I submit that an individual who breaks a law that conscience tells him is unjust, and who willingly accepts the penalty of imprisonment in order to arouse the conscience of the community over its injustice, is in reality expressing the highest respect for the law.
The law does not pretend to punish everything that is dishonest. That would seriously interfere with business.
Everyone is a prisoner of his own experiences. No one can eliminate prejudices - just recognize them.
Written laws are like spiders' webs, and will, like them, only entangle and hold the poor and weak, while the rich and powerful will easily break through them.
There is no greater punishment of wickedness that that it is dissatisfied with itself and its deeds.
On average, drug prisoners spend more time in federal prison than rapists, who often get out on early release because of the overcrowding in prison caused by the Drug War.
A Sunday school is a prison in which children do penance for the evil conscience of their parents.
Before we can diminish our sufferings from the ill-controlled aggressive assaults of fellow citizens, we must renounce the philosophy of punishment, the obsolete, vengeful penal attitude. In its place we would seek a comprehensive, constructive social attitude - therapeutic in some instances, restraining in some instances, but preventive in its total social impact. In the last analysis this becomes a question of personal morals and values. No matter how glorified or how piously disguised, vengeance as a human motive must be personally repudiated by each and every one of us.
I asked a man in prison once how he happened to be there and he said he had stolen a pair of shoes. I told him if he had stolen a railroad he would be a United States Senator.
Experts and the educated elite have replaced what worked with what sounded good. Society was far more civilized before they took over our schools, prisons, welfare programs, police departments and courts. It's high time we ran these people out of our lives and went back to common sense.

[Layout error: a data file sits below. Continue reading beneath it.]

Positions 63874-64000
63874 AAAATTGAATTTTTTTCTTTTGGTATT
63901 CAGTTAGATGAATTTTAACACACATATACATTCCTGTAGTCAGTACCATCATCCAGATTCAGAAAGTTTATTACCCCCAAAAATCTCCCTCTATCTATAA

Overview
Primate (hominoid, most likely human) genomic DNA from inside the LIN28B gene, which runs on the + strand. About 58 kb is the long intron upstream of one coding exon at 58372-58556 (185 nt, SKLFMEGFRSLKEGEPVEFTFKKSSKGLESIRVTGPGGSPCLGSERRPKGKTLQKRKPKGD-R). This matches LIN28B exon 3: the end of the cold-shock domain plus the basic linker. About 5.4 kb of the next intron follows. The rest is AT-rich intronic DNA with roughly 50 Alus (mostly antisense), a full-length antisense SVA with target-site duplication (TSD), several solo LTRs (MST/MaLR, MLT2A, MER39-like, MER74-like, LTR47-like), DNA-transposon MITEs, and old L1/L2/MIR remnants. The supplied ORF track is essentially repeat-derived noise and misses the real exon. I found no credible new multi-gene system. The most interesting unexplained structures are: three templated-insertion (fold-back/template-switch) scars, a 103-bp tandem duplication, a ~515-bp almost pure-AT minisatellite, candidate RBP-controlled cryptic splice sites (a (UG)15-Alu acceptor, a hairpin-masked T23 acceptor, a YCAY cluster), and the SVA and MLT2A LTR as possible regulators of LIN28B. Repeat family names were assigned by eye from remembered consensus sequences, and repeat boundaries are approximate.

They were being driven to a prison, through no fault of their own, in all probability for life. In comparison, how much easier it would be to walk to the gallows than to this tomb of living horrors!
He had drawn many a thousand of these rations in prisons and camps, and though he'd never had an opportunity to weight them on scales, and although, being a man of timid nature, he knew no way of standing up for his rights, he, like every other prisoner, had discovered long ago that honest weight was never to be found in the bread-cutting. There was short weight in every ration. The only point was how short. So every day you took a look to soothe your soul - today, maybe, they haven't snitched any.
A just chastisement may benefit a man, though it seldom does; but an unjust one changes all his blood to gall.
Concepts of justice must have hands and feet to carry out justice in every case in the shortest possible time and the lowest possible cost. That is the challenge to every lawyer and judge in America.
Law is merely the expression of the will of the strongest for the time being, and therefore laws have no fixity, but shift from generation to generation.
The English laws punish vice; the Chinese laws do more, they reward virtue.
We have our own system, ... and journalists in our system are not put in prison for embarrassing the government by revealing things the government might not wish to have revealed. The important thing is that our system, under which journalists can write without fear or favor, should continue.